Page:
Nature’s Already Figured It Out.


NewCo Shift Forum

The CEO of Twist Bioscience on why writable DNA will change just about everything

Continuing our exploration of health-related companies that are fundamentally shifting our understanding of the industry, meet Emily Leproust, the Parisian founder of Twist Bioscience. An industrial chemist with a PhD in bioscience, Leproust and her team are reimagining industrial processes using nature’s most powerful mechanisms. The results are stunning: replacements for oil-based products, spider silk at scale, and a new kind of digital storage that lasts for generations. Below is Leproust’s presentation at NewCo Shift Forum, and a transcript, edited for clarity.

Emily Leproust: I learned English in Texas, but I didn’t pick up the accent.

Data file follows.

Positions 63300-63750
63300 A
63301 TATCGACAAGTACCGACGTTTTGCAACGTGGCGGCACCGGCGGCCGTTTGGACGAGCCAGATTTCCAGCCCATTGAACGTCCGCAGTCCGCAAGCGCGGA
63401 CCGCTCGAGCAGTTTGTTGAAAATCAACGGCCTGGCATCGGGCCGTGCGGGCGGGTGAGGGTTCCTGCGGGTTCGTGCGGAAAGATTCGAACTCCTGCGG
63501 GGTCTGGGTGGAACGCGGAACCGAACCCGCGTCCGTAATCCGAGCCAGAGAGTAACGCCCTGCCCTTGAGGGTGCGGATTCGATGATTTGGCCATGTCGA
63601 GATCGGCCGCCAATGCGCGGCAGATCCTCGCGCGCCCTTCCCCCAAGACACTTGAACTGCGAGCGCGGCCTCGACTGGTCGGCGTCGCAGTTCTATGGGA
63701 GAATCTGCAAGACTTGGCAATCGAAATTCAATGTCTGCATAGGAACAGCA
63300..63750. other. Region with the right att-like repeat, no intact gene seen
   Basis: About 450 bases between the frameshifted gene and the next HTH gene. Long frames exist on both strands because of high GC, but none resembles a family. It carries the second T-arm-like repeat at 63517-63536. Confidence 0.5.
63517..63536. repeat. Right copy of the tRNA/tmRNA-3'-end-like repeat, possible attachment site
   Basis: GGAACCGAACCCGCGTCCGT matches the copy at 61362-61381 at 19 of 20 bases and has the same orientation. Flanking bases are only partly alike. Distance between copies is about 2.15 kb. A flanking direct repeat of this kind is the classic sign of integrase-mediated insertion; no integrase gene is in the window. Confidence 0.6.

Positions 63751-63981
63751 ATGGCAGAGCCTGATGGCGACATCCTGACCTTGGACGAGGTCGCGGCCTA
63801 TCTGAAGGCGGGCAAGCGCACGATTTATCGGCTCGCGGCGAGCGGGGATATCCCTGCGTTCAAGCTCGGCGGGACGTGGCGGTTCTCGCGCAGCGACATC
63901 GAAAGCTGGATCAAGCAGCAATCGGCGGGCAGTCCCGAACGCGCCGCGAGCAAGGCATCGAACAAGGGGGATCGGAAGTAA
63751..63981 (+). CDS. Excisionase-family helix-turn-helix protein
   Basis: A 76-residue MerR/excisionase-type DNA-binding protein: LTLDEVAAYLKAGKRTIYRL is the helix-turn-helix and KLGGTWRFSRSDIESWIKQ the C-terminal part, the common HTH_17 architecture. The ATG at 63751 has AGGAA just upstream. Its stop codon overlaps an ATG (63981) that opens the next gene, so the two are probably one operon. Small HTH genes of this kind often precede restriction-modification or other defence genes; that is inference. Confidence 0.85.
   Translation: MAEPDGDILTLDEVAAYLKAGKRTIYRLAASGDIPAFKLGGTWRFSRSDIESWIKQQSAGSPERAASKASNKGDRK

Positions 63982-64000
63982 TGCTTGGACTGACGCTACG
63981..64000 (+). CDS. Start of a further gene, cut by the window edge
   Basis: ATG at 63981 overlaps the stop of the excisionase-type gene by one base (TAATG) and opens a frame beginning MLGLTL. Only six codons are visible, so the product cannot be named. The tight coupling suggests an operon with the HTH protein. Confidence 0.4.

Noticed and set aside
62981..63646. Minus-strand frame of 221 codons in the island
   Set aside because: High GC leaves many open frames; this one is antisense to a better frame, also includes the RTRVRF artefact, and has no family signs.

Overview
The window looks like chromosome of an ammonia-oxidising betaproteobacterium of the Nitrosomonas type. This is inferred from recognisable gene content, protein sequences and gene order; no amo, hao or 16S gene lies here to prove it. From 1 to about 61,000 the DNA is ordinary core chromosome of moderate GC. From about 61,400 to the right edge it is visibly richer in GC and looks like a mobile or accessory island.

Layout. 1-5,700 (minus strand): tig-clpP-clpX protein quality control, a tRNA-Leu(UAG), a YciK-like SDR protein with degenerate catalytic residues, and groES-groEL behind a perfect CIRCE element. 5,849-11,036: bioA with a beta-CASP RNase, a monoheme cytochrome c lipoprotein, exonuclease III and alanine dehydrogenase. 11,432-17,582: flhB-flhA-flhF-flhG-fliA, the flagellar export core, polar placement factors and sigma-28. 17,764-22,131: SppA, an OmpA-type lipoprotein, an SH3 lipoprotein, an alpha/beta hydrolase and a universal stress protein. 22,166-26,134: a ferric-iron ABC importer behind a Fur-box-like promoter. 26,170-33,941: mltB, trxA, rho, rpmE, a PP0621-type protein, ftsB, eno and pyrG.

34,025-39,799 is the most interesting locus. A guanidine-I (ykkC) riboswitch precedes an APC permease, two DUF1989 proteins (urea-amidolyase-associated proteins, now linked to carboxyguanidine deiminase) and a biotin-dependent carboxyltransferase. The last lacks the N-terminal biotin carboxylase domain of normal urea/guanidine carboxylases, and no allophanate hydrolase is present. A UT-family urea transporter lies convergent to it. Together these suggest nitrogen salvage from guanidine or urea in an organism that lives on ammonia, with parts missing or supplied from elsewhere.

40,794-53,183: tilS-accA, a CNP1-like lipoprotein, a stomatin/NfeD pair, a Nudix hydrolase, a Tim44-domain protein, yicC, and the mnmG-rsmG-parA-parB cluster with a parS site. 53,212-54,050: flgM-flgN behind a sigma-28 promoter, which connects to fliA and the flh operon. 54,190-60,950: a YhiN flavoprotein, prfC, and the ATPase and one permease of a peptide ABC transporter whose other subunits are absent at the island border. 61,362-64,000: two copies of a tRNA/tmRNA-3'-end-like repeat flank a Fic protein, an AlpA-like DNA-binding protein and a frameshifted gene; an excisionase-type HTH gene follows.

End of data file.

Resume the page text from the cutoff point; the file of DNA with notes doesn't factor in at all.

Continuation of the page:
What we do at Twist is, we build DNA. Twist is a three-and-a-half years old company. We have offices in San Francisco and Tel Aviv, and we’ve raised $134 million so far. What we do is we write DNA from scratch. We are building the print DNA button. I won’t tell you how we do it, but we just make DNA faster, cheaper, higher quality, and faster than anybody else.

What I’ll talk about is what people use DNA for. What they do is they use the engineering principle of design-build-test. They design a number of mutations. Someone has to build that DNA, that’s going to be Twist. Then they can do the test to find the genes that make what they want to achieve.

The market for DNA is big. It’s a billion-dollar market. There are people that buy DNA. There are people that make DNA. Our ambition is that, within a few years, everybody will be buying from Twist.